First we take Manhattan.(More of the Same, Thank you).


It’s odd that, even though the choices are supposed to be endless, we usually end up doing the same. What is the compulsion to be driven by the security of routine? I sleep, wake up, and make coffee. The choice could well be to not get up and wait for H to make my coffee. I could also just stay in bed and read or stare at the window, listen to the radio. ( I haven’t listened properly to a radio for years!)

I sometimes switch on the radio which is cemented solid on the ABC’s channel of classical music but within minutes switch it off again. The noise in the morning even of classical music is too much. Peace and quiet, especially in the mornings needs to be observed and maintained. Talk about maintaining the status quo and lauding ‘choice’? Even Chopin’s tingling on the piano before 10am is an intrusion on the sounds of birds and lovely stillness.

We sometimes break the rule, and especially after a couple of reds at night might put on the revolutionary Leonard Cohen’s ” First we take Manhattan,” or the schmaltzy Rod’s “I am sailing.” We play this loudly. Never mind the neighbours. They are in bed at 9pm. Can you believe it?

Why do people go to bed so early in Australia? I remember my teen years in the suburbs, never a light on after 9pm. What do people do so early in bed. Perhaps I have been mistaken. The place might well have been a cess-pit of unbridled lust, riddled and rocked with passion and sexual fever. Who knows? I doubt it though. It always puzzled me how people could spend so much time tending to a lawn. Hours, days, weeks on knees pulling out unwanted and different specimens of grasses! Oh, the pains of getting the perfect lawn.

But going back to routine. I could also have the choice of having a cup-o-tea with a cloud of milk with a coconut biscuit or a hot chocolate. Alas, I don’t, and I must therefore be firmly in the grip of routine. Yet, I have always prided and preached the sermon to others that we have freedom to change and really do what we like. Life is too short to not try out all sorts of things. Just jig about and do a quick step on the dance-floor of the available years ahead, I would advice. These are still my exhortations to others. There just seems to be a whiff of my usual hypocritism about it all.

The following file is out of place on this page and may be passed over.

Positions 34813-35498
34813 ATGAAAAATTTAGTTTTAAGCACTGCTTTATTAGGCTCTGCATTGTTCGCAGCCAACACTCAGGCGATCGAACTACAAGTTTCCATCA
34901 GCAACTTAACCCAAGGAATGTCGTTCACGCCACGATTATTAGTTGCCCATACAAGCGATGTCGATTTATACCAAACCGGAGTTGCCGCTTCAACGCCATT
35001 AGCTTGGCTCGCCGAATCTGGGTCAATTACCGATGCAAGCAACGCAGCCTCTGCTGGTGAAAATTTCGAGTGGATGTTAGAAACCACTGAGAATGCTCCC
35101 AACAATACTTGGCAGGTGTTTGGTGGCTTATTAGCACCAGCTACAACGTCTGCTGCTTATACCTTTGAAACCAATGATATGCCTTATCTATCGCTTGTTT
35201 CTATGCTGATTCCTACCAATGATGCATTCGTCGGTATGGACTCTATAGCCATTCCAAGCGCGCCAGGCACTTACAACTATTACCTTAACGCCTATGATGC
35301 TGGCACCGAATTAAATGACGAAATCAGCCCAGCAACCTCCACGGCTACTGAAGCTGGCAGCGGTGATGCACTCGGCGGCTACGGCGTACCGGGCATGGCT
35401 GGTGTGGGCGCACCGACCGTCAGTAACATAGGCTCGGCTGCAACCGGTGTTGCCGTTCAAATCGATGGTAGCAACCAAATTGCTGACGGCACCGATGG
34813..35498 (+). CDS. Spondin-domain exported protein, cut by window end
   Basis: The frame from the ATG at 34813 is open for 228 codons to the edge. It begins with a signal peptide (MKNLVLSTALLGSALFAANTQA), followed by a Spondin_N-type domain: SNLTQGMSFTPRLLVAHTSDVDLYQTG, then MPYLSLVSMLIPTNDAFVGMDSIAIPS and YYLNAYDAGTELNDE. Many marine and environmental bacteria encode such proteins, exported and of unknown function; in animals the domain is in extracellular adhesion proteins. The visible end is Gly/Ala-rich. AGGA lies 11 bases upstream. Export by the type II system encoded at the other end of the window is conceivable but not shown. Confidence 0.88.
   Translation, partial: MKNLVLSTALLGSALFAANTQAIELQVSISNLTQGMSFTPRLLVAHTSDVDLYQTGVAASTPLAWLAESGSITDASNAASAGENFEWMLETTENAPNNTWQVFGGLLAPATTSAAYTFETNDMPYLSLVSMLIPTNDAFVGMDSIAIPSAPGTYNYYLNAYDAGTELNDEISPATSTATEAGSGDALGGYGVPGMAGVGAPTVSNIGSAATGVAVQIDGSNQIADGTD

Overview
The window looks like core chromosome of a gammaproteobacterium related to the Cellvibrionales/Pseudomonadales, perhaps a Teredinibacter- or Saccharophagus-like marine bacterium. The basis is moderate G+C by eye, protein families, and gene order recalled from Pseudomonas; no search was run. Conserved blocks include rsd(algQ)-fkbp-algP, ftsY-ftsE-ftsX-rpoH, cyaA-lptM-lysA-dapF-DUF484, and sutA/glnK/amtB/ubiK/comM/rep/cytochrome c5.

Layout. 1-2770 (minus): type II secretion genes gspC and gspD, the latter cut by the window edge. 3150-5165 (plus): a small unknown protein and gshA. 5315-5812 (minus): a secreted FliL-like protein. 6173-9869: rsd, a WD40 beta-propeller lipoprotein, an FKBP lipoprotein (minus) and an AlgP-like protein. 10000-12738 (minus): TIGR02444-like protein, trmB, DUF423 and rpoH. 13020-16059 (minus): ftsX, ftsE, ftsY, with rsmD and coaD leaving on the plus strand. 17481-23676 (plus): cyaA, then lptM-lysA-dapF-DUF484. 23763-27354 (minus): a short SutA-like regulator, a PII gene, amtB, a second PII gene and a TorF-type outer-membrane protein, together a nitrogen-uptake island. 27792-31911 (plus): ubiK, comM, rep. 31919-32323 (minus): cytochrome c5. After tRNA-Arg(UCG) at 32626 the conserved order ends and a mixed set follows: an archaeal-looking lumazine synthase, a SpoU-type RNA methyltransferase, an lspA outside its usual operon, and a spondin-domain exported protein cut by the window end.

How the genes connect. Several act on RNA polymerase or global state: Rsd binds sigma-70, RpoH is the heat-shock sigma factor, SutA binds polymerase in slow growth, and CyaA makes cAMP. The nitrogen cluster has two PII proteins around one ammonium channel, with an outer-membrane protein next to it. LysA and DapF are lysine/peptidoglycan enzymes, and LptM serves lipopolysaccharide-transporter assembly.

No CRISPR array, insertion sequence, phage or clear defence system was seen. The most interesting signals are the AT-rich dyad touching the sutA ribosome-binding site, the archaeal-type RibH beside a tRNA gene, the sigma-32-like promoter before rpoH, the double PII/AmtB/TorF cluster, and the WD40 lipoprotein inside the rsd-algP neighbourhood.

As I was pondering about all this prior to getting out of bed, I felt a surge and need to do things differently this morning. “Let’s go for breakfast”, I stated bravely to my dear H. There is a shop around the corner and they have installed a lovely nook for those in need of early coffee and breakfasts.

It all looks very Italian and not at all the usual Aussie-Anglo stuff with muffins and doilies, drinking tea with little finger pointed forwards, toast and honey, stirring the sugar clockwise without tinkling the spoon, elbow raised perpendicular to the body. All this consumed by long married couples in utter silence.

No, this place has early morning laughter and shouting. “let’s go and make noise, have a focaccia Genovese, or maritozzo with whipped cream with Sardinia fried crepes with pecorino cheese and honey with Campanian sfogliatelle afterwards”, I said loudly. (I was hoping to impress my H, just having googled Italian Breakfasts.) “Let’s peruse the news, talk to people and do it differently this morning.”

A change of routine is like a visit to the doctor…

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15 Responses to “First we take Manhattan.(More of the Same, Thank you).”

  1. petspeopleandlife Says:

    Well did you and Mrs H. go to the Italian place for breadfast? You just left it all in the air. Well truthfully, I do about the same thing. Routines are about getting things done. But at my age, I’m not getting much done. Of late I’ve had to return to bed after not having slept the night before. If I deviate from routine too much everything seems more difficult. I’m not an organized person anyhow so how in the world did I jump onto the track about rountine? :–)

    Thoughtfull post Gerard. Very nice!


    • gerard oosterman Says:

      Yes, we did and it was a success. Lovely breakfast and with a coffee. Sorry to hear you have trouble sleeping. Join the club. I usually get up and make a glass of hot milk with a spoonful of honey. Most times I get back to sleep quickly.
      Doesn’t sound very exciting does it?


      • auntyuta Says:

        I am happy for you and H that you did go out for breakfast and enjoyed it. Well, why not pamper yourselves for a bit from time to time?
        I am an early riser, Peter isn’t. He likes to go to sleep late, usually not before 11 o’clock. I often struggle to keep myself awake for that long! 🙂


      • gerard oosterman Says:

        I do both; go to bed late, mostly at midnight or later and get up by 6.30. First strong coffee at with H at 7.30-8.30 depending on when she stirs.